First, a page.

Is Unilever too ambitious? (Part II of II)
By John Elkington
It’s chastening to remember I had been working with the Chairman of Lever (part of the Unilever group) in Switzerland and Italy in the late 1980s, but that we had struggled to get the attention of the international Unilever Board. Then The Green Consumer Guide launched and, for a while, everything changed.
Within weeks Procter & Gamble arrived on our doorstep wanting to work with us, at Director level, over a number of years. Interestingly, because all of this was in the process of becoming competitive, they didn’t want us to work with any part of Unilever. That was then. Today by contrast, I find myself working with – of all companies – Nestle. There, too, Chairman Peter Brabeck-Letmathe and CEO Paul Bulke have woken up to the challenge and are focusing on three Big Issues: nutrition, rural development and, critically, water. Peter Brabeck notes unless they can get the water issue sorted, a company that has a 150-year history won’t make it to its 200th birthday. They now talk about the challenge of creating shared value.
Whether or not we like particular companies, we all have a shared interest in business getting all of this right, but there is again a clear, competitive dynamic at present. And as the trend builds, we see a growing number of leading brands – and the holding companies behind them – vying to demonstrate their green (and wider sustainability) credentials.
In launching the Unilever ‘Sustainable Living Plan,’ Unilever CEO Paul Polman stressed “growth at any cost is not viable,” insisting “we want to be a sustainable business in every sense of the word.” The aim is to increasingly decouple the company’s growth plans from related environmental footprints by:
- Cutting the amount of water used per ton of product by 65% in absolute terms, against 1995 baseline;
- Doubling internal use of renewable energy to 40%;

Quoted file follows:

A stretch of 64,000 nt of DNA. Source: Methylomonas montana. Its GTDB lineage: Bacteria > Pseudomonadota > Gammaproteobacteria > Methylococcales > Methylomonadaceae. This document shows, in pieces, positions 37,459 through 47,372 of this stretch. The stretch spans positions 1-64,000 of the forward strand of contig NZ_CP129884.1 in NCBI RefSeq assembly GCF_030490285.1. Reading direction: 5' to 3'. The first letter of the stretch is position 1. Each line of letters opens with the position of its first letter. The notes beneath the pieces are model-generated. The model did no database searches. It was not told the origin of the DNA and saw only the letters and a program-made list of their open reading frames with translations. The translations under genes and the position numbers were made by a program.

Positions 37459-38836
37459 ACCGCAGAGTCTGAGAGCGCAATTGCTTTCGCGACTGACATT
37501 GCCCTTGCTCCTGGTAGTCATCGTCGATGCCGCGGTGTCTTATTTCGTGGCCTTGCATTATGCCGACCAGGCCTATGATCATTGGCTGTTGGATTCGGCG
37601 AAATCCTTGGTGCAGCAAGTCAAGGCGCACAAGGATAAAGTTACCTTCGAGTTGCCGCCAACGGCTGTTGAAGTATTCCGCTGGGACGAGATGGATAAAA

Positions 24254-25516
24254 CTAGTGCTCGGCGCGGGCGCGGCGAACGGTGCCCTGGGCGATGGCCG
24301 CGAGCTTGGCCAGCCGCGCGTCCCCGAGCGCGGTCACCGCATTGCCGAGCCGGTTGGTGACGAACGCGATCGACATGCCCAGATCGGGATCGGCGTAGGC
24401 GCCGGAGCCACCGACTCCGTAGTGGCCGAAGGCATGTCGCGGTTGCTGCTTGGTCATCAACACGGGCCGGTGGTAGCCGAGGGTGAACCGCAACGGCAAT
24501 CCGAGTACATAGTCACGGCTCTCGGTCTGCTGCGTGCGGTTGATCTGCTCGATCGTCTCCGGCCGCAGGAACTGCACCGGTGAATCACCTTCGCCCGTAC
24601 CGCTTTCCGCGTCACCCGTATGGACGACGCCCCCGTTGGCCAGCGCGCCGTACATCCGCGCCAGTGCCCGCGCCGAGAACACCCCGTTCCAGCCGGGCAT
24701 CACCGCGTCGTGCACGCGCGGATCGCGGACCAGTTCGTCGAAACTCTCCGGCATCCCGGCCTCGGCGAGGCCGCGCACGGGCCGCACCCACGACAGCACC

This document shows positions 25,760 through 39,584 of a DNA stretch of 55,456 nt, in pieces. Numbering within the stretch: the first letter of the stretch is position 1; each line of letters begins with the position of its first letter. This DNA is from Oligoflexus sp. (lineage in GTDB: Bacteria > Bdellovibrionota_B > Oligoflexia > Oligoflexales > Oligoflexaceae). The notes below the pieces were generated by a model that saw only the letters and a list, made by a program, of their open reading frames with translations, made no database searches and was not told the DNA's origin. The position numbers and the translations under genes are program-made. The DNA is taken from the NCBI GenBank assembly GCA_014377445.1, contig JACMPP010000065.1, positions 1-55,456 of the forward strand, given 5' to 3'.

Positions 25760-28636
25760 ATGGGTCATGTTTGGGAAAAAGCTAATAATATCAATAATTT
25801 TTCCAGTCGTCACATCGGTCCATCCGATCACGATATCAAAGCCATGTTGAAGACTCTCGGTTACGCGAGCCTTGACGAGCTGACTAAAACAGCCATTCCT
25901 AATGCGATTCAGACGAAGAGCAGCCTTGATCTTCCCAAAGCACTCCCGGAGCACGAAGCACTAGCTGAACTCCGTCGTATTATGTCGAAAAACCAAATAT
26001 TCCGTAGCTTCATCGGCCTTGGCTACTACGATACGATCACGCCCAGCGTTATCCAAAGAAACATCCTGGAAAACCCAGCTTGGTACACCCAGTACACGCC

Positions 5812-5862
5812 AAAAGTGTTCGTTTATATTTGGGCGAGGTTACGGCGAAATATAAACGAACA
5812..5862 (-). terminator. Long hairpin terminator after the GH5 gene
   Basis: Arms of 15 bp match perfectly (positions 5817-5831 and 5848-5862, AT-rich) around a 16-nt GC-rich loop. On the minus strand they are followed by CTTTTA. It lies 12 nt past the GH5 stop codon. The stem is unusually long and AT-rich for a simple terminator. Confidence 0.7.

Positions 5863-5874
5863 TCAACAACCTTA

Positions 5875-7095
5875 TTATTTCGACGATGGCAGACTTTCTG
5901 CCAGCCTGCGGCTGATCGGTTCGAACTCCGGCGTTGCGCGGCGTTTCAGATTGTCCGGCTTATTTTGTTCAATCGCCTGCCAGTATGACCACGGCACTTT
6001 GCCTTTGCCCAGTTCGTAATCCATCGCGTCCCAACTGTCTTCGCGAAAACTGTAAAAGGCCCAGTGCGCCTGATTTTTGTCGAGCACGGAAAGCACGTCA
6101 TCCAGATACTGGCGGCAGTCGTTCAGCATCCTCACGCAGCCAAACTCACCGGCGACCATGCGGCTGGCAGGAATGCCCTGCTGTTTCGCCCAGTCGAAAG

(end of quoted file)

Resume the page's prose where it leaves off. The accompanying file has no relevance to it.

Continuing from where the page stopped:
- Halving the environmental footprint of all new production plants; and,
- Helping some 1 billion people around the world to improve their wealth and well being—in part by getting clean water (through their Pureit technology) to 500 million people by 2020.
As Polman concluded, “ultimately we will only succeed if we inspire billions of people around the world to take the small, everyday actions that add up to a big difference— actions that will enable us all to live more sustainably.”
A brave initiative—and one on which I would be among the first to congratulate Unilever. To date the media coverage has been strongly – and deservedly – positive. But “the proof,” as the English tend to say, will be “in the pudding.” Unilever has gone for a 100% solution in one area, pledging itself to buy all of its raw materials from sustainable sources by 2020. Today it sources just 10% from sustainable, so the s-t-r-e-t-c-h is going to be considerable. Yet this is exactly the level of ambition the original Lever company’s founders would have embraced way back in the 1880s.
(End-note: It’s interesting to recall, however, that what brought soap-maker Lever and Dutch margarine-maker Margarine Unie together into a merged group in 1930 was a shared interest in palm oil, which they could then buy more efficiently. Palm oil has been one of the most sensitive sustainability challenges for the food sector in recent years.)
About John Elkington
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